I accidentally went to a more specialized meeting and will probably go to a begginer's group at least once before I make a firmer decision about my initial commitment.
I'm lucky that I'm in a major city so there are a lot of groups to go to and I would probably take Lovely's approach and go to a month worth of meetings before deciding it really wouldn't be a good fit for me.
The powerlessness and God thing make me uncomfortable too but I don't think I got hit over the head with it. I think one way the "powerlessness" aspect can be understood is to recognize that controlling your eating is always going to require some sort of effort or mindfulness. I can't just effortlessly modulate my intake like people who don't struggle with food do. I also don't think that the "powerlessness" aspect means OA members don't have a choice. You have to choose to be abstinant to be abstinant.
I think you should go to at least one meeting. You'll probably get more answers about how you'll feel in OA by going than by asking people and its really not a big commitment to spend an hour somewhere.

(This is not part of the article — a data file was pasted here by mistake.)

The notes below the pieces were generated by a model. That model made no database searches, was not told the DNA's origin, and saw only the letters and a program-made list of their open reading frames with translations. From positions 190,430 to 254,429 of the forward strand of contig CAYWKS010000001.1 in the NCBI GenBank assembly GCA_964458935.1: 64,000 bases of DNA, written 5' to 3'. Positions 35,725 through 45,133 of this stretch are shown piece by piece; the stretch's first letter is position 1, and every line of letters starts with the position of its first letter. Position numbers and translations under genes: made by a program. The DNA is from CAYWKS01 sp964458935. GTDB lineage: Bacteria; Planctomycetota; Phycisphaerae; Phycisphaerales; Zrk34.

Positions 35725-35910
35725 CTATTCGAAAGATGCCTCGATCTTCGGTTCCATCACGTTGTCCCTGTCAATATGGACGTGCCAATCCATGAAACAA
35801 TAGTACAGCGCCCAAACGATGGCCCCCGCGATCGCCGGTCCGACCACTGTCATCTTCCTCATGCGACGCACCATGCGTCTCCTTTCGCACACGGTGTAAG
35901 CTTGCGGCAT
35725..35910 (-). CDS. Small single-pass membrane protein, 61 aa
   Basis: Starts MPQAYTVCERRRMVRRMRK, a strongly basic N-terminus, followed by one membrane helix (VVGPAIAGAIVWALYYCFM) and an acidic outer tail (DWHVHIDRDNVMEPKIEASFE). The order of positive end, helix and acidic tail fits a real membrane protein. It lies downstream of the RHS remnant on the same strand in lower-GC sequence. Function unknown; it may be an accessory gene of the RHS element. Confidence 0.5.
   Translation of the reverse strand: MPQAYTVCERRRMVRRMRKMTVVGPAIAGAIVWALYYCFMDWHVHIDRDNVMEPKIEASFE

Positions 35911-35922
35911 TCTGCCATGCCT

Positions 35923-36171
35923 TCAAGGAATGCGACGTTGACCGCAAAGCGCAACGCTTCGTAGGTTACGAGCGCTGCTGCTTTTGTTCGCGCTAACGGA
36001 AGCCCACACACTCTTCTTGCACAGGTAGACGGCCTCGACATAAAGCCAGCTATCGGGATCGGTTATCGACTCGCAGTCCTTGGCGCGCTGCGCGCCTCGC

06-20-2011, 11:47 PM
Kaplods, I love that pledge, I'm printing it right now and I'm going to hang it up on the fridge :)
gmailjunkie, I might go to a meeting, but it's much less convenient for me, I'm about 30 miles away from the closest meeting although I suppose I could try the online meetings, I'm not sure that holds much more benefit for me than this forum already does.
I think this has really helped me fill in what I was lacking. I was really only considering OA because a couple years ago I had met someone who was so healthy and I really admired her and she told me she had gotten that way thanks to OA.
06-20-2011, 11:50 PM
Maybe instead of thinking "beyond control" take it more like "I want more control?"
For me group settings like that didn't work. It seemed to skew heavy over to the emotional eating arena and body image stuff.
While I admit I'm a stress eater at times, other than that I don't have emotional eating episodes. I have a good self esteem too. My problems lay in the land of PCOS/IR/hypothyroid/metabolic syndrome and I need more talk on food planning and carb management and things like that. Not so much talk on the accepting me how I am, liking me how I am, etc.
So the one time I tried a group setting, it wasn't for me.